About the Author

Lisa Barone

Lisa Barone co-founded Outspoken Media in 2009 and served as Chief Branding Officer until April 2012.


155 thoughts on “How Can I Push You From Lurker To Participant?


  • ian on said:

    Send Kit Kats.

    Seriously, it’s more about time than anything else.
    I have at least 50 blogs where I’d like to be a participant, but just don’t have time.

    If you believe in Dunbar’s number, etc. then the averages work out to support Nielson’s theories: Each person can only participate in so many places. The best way to get around it is to get current participants to get other participants, once-removed.


    • Lisa Barone on said:

      I can see time being a big factor for a lot of people. I think for me, it’s more blatant intimidation. I scare easy so it’s hard for me to find the courage to speak up at a new place, especially if the community is let to run around too freely.

      I’ll try that kit kat thing, though. The regular ones, the dark chocolate or that big super chunk thing? :)


      • Adam Sherk on said:

        Lisa, I think you’re one of the best marketing bloggers out there, and since you write so strongly and passionately here it’s funny to picture you being intimidated to comment in other places.


  • Shane on said:

    Lisa –
    Ironically, the reason I am typing this is because you sent out a great Tweet asking us to tell you and then you let us know you are listening. So that strategy worked ;-)

    Your post, however, made me think about all the times I read posts and do not reply. Do you know the reason I personally don’t, but sometimes do? It’s engagement! When I see the author replying back to the posts, I tend to post a comment. Why? Because it makes me feel that my voice was heard and that the author is engaged. I feel compelled then, to take the time to make a comment.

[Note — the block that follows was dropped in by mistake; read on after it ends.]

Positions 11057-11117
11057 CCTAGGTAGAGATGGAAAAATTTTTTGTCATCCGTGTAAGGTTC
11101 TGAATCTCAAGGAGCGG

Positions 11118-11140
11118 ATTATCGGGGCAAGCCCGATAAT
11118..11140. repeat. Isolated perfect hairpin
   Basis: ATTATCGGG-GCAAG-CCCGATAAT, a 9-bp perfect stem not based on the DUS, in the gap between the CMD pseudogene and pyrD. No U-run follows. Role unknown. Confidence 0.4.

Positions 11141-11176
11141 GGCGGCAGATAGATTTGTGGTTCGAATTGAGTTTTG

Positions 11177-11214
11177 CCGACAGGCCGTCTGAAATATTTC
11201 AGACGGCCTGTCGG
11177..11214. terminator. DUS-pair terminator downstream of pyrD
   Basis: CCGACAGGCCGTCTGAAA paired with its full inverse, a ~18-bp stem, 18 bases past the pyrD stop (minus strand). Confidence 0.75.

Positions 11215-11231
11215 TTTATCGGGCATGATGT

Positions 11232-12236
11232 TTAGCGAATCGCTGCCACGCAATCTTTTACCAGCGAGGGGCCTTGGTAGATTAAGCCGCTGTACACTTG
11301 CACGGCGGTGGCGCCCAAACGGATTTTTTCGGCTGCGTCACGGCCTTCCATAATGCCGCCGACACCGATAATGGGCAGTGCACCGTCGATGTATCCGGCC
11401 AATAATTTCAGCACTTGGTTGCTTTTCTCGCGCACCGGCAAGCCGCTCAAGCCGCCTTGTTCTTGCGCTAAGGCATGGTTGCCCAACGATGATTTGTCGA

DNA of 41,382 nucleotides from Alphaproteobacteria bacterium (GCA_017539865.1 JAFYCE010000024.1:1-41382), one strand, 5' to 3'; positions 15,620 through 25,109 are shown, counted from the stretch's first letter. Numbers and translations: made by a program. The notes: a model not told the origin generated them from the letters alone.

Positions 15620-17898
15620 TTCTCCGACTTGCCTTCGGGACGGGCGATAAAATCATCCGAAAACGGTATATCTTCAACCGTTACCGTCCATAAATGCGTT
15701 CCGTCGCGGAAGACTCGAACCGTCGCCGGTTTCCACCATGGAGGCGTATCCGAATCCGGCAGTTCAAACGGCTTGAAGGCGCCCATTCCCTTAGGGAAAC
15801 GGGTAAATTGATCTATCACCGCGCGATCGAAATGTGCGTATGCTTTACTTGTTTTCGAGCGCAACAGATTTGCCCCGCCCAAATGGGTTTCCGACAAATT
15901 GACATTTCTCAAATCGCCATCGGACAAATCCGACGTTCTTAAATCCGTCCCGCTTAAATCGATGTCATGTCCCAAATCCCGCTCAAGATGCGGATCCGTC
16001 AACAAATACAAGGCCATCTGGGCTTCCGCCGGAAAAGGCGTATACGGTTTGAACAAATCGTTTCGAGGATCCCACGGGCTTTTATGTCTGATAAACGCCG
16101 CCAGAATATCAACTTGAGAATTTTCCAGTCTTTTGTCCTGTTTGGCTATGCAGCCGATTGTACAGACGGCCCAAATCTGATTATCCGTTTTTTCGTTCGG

• Lisa Barone on said:

      That’s a pretty big one. I’m also fairly hesitant to comment on blogs where the blogger doesn’t seem to be participating in the community much, though I know it can be hard to stay on top of them. Supporting the people who support you is really important.

      Thanks for the comment, even if we prodded you a bit. :)


    • Rick on said:

      I’ll second this – I comment far more when I know the person blogging is involved. Comments from them are one measure, but it’s not just that – it’s knowing that they DO comment so they’re probably reading the comments. Having the blogger engaged also seems to raise the level of discourse which in turn makes it easier to comment for me.


  • Jason on said:

    Alright, so this is a little creepy. I was just thinking this exact same thing this morning. No kidding, this morning.

    I thought, “you know, I really like Outspoken’s blog. And I really would like to contribute… why haven’t I?”

    I guess it boiled down to a combination of the points you mentioned above. Interacting with people on this level is pretty damn intimidating. It’s like double-dutch: you stand back and rock back and forth… waiting for the right moment. Waiting for the time when you feel like you have something meaningful to say; something with more substance than “Great post, I agree. Tots!”

    So here it is… I’m jumping in!

    Hey everyone, my name is Jason. I come here a fair amount, but now hope to contribute more often than never.

    BTW, great post. I agree… tots!


    • Lisa Barone on said:

      I’m in your mind, reading your thoughts! muahaha! No, no, don’t run away… :)